It finally happened. Last night, after several seasons of back-and-forth and missed opportunities, Robin and Barney finally got engaged on How I Met Your Mother. The engagement was the result of an elaborate play by Barney that involved making Robin jealous by pretending to date her coworker, Patrice. It was wickedly convoluted in a way that only Barney could dream up, and in many ways, it was a fitting way for him to propose marriage. But it still rubbed me the wrong way, and not for the reasons that you might expect.

Look, I’m willing to give the show credit where credit is due. Having Robin take a gamble by chasing after Barney one last time introduced a wide power differential into their relationship, but the show did a masterful job of mitigating that concern by having Barney take a huge gamble himself, putting the entirety of their decision to be together in Robin’s hands. So I don’t think the proposal suffered from the problem of giving one party in the relationship more power than the other. No, my discomfort with the engagement as it played out was that the final step of Barney’s “play,” Step 16 (“Hope she says yes”), didn’t actually address any of Robin’s concerns.

Being willing to give up power in a relationship is not the same thing as being honest and forthcoming. Robin expressed concern that Barney deceived and manipulated her, and as far as we know, there’s nothing indicating that Barney won’t do it again. Neil Patrick Harris’ weird acting choices in that scene compounded the problem. He played the scene with a smug smile on his face, even while Robin was yelling about having been lied to, which made Step 16 come across like just another play. Until Barney was actually on one knee, I didn’t see any of the tentativeness or worry that he was supposed to be experiencing;.

Now, it’s entirely possible that the show will address Robin’s concerns at some point down the line. In fact, that might be what the flashforward from a previous episode with Robin possibly having cold feet at her wedding was hinting at. But it doesn’t change the fact that this engagement was presented as a resolution of sorts. Maybe HIMYM does want to explore a relationship that gets torn up from the inside by fears of dishonesty. But it shouldn’t pretend that everything’s hunky-dory only to say “Fooled ya!” when Robin and Barney start distrusting each other five episodes later. While HIMYM is the master of the bait-and-switch, this technique is usually employed to get the audience to reconsider their assumptions about how a story is told. Pulling an emotional bait-and-switch without a clear “A-ha!” moment is not the show’s stock-in-trade, and it would be indicative of a much more cynical, manipulative work of fiction.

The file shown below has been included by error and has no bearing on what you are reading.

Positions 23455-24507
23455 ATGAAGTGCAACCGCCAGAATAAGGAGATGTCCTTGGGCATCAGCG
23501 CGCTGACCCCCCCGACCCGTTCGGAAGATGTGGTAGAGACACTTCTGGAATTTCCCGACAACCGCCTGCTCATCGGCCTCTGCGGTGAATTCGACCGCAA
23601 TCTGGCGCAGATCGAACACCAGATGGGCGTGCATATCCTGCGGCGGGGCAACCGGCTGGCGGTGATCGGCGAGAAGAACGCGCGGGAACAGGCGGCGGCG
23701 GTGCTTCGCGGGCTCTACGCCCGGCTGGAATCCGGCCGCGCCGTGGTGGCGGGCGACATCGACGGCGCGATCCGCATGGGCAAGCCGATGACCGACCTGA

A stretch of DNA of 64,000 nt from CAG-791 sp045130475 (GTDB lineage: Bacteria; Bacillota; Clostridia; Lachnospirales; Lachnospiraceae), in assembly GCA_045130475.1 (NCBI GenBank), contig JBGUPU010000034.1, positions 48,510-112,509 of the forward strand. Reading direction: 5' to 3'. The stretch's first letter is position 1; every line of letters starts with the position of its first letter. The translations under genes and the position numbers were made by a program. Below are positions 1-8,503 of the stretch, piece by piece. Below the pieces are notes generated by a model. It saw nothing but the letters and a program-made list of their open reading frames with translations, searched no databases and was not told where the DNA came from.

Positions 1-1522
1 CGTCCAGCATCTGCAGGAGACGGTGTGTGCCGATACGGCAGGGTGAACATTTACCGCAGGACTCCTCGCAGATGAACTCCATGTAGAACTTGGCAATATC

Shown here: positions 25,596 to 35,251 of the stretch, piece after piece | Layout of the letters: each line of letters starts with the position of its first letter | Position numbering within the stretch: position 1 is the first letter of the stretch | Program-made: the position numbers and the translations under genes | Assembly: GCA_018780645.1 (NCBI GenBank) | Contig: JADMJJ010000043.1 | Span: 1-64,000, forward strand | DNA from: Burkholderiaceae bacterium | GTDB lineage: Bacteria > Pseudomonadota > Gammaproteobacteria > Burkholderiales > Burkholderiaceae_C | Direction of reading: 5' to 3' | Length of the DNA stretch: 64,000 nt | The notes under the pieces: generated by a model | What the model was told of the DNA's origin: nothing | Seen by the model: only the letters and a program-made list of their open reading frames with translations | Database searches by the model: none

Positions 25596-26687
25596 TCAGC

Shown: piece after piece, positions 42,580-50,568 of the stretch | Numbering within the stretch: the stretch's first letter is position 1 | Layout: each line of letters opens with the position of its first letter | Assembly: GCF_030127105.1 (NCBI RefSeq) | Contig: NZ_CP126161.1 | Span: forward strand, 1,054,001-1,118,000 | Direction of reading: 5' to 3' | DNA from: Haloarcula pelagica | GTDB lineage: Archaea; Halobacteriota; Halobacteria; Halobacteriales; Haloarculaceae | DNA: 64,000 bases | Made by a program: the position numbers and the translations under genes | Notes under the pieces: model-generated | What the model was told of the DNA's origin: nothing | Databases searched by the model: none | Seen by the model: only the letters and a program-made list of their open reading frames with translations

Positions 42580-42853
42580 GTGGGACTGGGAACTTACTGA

In short, this proposal frustrated me because it didn’t address Robin’s concerns in the moment, and I don’t think the show can satisfactorily fix that problem down the road, because that would mean reneging on last night’s episode’s happy ending. To use a Ted-like architecture metaphor, relationships are built on the twin pillars of equality and honesty. The writers did a wonderful job erecting the former, but they only pretended to erect the latter.